Les Sœurs Vatard

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Les Sœurs Vatard (English: The Vatard Sisters) is a novel by the French writer Joris-Karl Huysmans, first published in 1879. It was the author's second novel. His first, Marthe (1876), had earned the praise of Émile Zola and Huysmans had come to be associated with the older author and his Naturalist school of fiction. Les Sœurs Vatard shows the clear influence of Naturalism, being a realistic depiction of working-class life based on meticulous documentation.

The novel tells the story of two sisters who work in a Parisian book-binding factory. Huysmans had inherited such a factory from his mother on her death in 1876, allowing him to observe the lives of his employees at close quarters. The plot concentrates on the unhappy love affairs of the sisters of the title, Céline and Désirée. Céline lives with an artist called Cyprien Tibaille - whose caustic remarks reflect Huysmans' own opinions - before leaving him for a man who beats her. Her more timid sister's relationship with the ineffectual Auguste also comes to nothing. However, the author's main focus is not the plot but vivid descriptions of the milieu in which the characters live.

Les Sœurs Vatard was published by Charpentier on 26 February 1879. To Huysmans' surprise, the book sold moderately well. It received a glowing notice from Zola and was attacked by the more conservative critics who hated the typical bleakness of Naturalism. Gustave Flaubert, one of Huysmans' heroes, was impressed by what he called "a powerful and outstanding work", although he criticised the book for its lack of focus, use of slang and its promotion of Naturalist concepts of artistic taste.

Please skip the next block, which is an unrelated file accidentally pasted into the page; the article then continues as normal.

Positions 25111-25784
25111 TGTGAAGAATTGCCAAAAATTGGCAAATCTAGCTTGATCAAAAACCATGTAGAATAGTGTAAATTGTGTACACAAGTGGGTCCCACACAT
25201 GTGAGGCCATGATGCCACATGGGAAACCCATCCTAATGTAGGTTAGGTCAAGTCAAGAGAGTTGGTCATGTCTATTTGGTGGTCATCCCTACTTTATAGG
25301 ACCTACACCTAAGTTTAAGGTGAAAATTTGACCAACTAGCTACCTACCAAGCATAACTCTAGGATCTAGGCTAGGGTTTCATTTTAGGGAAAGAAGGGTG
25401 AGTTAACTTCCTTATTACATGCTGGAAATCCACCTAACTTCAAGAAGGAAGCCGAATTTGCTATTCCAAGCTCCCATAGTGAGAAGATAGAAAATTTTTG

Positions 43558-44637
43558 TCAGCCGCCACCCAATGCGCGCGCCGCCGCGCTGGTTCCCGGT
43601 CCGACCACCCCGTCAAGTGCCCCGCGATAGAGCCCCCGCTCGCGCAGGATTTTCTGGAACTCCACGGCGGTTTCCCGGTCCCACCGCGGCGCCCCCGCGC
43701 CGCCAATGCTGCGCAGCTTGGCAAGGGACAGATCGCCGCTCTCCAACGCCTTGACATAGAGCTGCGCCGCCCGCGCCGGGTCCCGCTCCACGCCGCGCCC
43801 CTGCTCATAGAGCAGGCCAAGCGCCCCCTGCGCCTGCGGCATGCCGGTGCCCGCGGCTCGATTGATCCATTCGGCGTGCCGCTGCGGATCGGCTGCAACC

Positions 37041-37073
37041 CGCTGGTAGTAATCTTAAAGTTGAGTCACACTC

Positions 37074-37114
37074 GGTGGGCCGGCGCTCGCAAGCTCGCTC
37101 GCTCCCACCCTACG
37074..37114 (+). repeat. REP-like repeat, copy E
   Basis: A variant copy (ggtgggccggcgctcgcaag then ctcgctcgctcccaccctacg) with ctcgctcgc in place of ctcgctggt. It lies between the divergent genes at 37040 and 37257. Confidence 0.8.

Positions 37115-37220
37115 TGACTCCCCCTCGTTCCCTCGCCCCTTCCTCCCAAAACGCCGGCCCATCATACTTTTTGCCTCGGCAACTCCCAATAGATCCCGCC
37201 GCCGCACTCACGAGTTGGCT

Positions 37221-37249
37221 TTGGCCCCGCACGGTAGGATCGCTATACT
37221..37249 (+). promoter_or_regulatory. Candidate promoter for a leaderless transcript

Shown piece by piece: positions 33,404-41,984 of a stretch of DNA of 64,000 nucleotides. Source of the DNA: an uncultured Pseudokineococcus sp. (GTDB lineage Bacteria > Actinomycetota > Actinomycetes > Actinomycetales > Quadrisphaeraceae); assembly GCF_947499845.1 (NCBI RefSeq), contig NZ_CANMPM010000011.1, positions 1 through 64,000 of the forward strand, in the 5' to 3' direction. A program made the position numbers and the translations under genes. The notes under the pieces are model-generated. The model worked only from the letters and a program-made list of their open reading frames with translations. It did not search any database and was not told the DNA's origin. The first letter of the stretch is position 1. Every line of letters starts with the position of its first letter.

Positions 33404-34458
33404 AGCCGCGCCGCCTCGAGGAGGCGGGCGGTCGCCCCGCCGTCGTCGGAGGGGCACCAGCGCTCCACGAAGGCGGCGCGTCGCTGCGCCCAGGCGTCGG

• Huysmans Romans Volume One (Bouquins, Robert Laffont, 2005)
  • Robert Baldick: The Life of J.-K. Huysmans (originally published by Oxford University Press, 1955; revised by Brendan King, Dedalus Press, 2006)
  • Huysmans: The Vatard Sisters translated by Brendan King (Dedalus Books, 2012). Includes introduction and notes.

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